Bard in muddle
Grafton Portrait is not of William Shakespeare, claims Britain's National Portrait Gallery.india Updated: Nov 04, 2005 20:34 IST
One of the most famous portraits of English playwright William Shakespeare is not him after all, Britain's National Portrait Gallery announced Friday.
The Grafton Portrait is one of the most iconic images of the literary giant. However, after nine months of restoration work and research, the National Portrait Gallery announced that it has no evidence to support the view that it is of Shakespeare.
Scientific investigation proved that the picture, painted in oils by an anonymous artist, dates back to 1588, when the playwright would have been 24.
An inscription on the painting records the date of 1588 and the age of 24.
However, experts say Shakespeare was about to join a travelling theatre group after fathering twins, and was unlikely to have been able to afford the clothes depicted.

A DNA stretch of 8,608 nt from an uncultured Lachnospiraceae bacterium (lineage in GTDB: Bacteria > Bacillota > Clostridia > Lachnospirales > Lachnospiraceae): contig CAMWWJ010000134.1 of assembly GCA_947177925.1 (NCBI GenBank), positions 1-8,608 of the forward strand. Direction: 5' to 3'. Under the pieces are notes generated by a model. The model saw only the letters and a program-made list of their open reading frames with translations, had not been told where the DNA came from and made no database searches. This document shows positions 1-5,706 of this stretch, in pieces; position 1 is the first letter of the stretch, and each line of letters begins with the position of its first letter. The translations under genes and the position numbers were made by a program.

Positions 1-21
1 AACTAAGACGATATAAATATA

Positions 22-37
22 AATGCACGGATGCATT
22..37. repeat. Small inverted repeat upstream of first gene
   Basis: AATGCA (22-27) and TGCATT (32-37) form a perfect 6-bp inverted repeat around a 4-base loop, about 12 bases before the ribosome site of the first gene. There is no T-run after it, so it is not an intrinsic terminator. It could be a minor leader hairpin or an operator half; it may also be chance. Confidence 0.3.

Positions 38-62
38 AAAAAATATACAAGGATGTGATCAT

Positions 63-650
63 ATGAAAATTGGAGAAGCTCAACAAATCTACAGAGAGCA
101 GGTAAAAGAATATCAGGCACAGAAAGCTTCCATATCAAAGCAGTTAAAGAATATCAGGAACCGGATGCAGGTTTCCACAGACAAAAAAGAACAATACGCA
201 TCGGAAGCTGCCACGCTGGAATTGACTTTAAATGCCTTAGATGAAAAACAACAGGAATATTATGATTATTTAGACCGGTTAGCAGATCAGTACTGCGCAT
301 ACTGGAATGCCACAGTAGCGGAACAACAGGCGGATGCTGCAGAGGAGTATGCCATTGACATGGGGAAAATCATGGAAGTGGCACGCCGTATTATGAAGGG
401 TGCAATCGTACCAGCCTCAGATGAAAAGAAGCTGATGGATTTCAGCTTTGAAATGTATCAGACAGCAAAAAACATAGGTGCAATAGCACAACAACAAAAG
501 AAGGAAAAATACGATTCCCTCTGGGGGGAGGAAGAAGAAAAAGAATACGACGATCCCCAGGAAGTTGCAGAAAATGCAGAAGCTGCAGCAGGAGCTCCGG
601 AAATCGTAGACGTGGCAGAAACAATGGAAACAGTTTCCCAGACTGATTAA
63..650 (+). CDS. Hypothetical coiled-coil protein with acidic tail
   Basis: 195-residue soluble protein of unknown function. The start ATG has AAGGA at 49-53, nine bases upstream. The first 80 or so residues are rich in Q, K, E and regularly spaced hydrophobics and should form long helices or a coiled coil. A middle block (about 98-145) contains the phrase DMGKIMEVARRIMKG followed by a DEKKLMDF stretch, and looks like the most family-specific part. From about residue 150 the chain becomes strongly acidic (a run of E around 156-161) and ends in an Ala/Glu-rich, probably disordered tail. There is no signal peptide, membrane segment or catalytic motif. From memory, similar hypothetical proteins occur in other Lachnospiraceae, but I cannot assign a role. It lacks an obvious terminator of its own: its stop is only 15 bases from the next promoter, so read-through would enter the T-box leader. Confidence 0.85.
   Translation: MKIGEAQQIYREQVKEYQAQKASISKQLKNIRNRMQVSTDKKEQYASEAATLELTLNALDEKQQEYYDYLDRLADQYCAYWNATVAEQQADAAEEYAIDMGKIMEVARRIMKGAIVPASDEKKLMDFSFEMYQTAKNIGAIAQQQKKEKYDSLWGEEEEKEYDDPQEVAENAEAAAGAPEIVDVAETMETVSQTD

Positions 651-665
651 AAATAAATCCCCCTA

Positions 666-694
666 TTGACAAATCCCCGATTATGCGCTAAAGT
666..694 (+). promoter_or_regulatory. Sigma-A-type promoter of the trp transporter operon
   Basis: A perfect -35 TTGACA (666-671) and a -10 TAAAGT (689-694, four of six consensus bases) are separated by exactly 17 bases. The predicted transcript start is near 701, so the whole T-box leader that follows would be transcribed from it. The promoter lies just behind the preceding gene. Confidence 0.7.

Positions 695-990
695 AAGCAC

The sitter has curly brown hair and grey eyes and wears a silk or satin scarlet jacket.
"We believe that Shakespeare left Stratford-upon-Avon following the birth of twins in 1585," said Tarnya Cooper, 16th Century curator at the National Portrait Gallery.
"One possibility is that he joined a travelling theatre troupe and it is very unlikely that in 1588, Shakespeare would have been able to afford a costume of this type.
"The painting hasn't really been looked at in a systematic way before. It's an expensive and timely process.
"But the painting has fuelled the kind of 'Shakespeare in Love' theories of the 21st century, of a beautiful young man with a sensitive and passionate
face, of a character with an incredible emotional range."
The Grafton Portrait is not the first well-known Shakespeare picture now thought not to be of the bard.
National Portrait Gallery experts confirmed in April that the Royal Shakespeare Company's Flower Portrait was a 19th century fake.
The so-called Chandos portrait is up next for examination. Technical analysis has confirmed an English origin for the picture, as well as a late 16th-century date.